Two-thirds of sales growth expected from online purchases
WASHINGTON — FTI Consulting Inc.’s 2017 U.S. Holiday Retail Forecast projects 4.5% growth in discretionary holiday spending, an increase from 3.3% during the 2016 season.
The macroeconomic environment entering the 2017 holiday season is the most favorable since the Great Recession of 2008-2009, which will drive the forecasted spending increase, according to FTI Consulting’s Retail and Consumer Products practice.
Favorable factors for 2017 holiday retail sales include multi-year highs for most measures of consumer confidence, the continued appreciation of home prices, a healthy labor market and low relative energy prices for consumers.
However, sales growth will disproportionately benefit online sellers. Two-thirds of the projected overall sales gain this season will go to the online channel, including omnichannel, according to the forecast, while in-store sales will capture approximately one-third of this growth.
That translates to sales growth in the mid-teens or better for the online channel compared to last holiday season, while in-store sales will increase between 1% and 1.5% compared to last season.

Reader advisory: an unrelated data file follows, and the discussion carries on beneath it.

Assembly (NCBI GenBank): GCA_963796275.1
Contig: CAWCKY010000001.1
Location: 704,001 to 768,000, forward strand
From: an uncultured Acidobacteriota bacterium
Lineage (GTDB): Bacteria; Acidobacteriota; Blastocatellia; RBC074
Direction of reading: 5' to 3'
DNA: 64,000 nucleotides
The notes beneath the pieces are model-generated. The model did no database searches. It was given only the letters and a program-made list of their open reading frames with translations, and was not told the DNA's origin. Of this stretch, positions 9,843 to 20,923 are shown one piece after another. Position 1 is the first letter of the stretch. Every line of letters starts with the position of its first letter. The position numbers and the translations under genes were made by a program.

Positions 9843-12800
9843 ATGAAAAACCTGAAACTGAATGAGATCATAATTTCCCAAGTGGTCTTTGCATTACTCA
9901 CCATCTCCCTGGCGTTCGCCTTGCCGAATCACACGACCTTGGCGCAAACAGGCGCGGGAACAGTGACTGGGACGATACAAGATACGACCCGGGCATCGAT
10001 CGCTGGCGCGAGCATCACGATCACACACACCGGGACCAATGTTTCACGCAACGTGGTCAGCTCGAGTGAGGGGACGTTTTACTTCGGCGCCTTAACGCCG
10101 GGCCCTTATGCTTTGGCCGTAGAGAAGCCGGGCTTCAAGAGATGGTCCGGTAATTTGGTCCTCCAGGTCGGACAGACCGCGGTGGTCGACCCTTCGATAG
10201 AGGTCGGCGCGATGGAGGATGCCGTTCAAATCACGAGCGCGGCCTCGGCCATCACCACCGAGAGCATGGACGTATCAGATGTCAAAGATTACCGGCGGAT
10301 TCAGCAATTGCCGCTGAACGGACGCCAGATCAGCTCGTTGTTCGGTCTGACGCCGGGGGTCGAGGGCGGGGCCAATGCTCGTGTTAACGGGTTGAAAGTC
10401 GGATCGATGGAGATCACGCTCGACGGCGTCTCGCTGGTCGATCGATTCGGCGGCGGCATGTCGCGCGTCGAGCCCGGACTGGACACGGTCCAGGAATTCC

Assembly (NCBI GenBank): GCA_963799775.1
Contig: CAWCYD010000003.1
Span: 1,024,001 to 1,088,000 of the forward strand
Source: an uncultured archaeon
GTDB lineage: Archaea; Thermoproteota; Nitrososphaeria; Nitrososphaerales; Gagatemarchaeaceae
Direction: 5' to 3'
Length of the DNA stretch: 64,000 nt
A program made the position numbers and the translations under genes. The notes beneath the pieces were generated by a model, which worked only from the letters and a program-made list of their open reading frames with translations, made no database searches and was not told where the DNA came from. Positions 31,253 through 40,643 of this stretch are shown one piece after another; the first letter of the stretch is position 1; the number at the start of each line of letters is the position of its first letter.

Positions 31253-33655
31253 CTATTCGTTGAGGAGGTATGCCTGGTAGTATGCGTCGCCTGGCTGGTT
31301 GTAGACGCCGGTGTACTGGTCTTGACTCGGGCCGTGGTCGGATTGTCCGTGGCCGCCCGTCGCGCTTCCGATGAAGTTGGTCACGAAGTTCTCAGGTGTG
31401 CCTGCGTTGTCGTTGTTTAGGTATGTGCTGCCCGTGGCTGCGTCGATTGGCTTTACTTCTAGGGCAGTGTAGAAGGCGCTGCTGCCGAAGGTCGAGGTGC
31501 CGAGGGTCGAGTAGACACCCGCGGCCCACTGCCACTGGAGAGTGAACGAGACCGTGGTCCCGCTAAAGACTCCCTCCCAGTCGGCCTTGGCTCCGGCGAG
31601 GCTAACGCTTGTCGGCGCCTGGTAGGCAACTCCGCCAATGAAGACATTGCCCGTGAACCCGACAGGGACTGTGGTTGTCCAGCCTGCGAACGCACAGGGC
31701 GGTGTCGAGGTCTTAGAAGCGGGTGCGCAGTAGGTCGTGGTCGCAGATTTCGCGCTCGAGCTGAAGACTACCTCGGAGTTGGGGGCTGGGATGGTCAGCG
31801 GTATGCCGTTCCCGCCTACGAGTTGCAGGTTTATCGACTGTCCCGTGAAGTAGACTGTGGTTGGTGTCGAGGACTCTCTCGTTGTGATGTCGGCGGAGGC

“Continued growth in the online channel and its disruptive impact on how we shop has created an existential crisis for retailers,” Christa Hart, a senior managing director in the Retail and Consumer Products practice at FTI Consulting said in a statement.
“This is not a fad that will pass. Millennials are now the largest age demographic, and soon they will be entering their peak earning years. They do not view malls or stores as their preferred places of commerce or social gathering spots like previous generations did, and this is a formidable obstacle for retailers to overcome.”
Increasing online sales at the expense of in-store purchases during the holiday season is similar to the overall trend in the U.S. retail sector. According to FTI Consulting’s recently released 2017 U.S.
Online Retail Forecast, approximately 60% of total U.S. retail sales growth has gone to the online channel in the past year, compared to 40% as recently as 2014.
In addition, the 2017 U.S. Online Retail Forecast found that stores, which currently account for 85% of U.S. retail sales (excluding auto, gas and food), have claimed less than 50% of total sales growth since 2016.
“Not only is the online channel capturing a large majority of total sales growth generally, but consumers tend to shop online even more than usual during the holiday season, as they can avoid the stress of traffic and weather to make their purchases,” added Khaled Haram, a senior managing director in the Retail and Consumer Products practice at FTI Consulting. “While consumers may be more upbeat this season, only select retailers may be beaming at the end of the year.”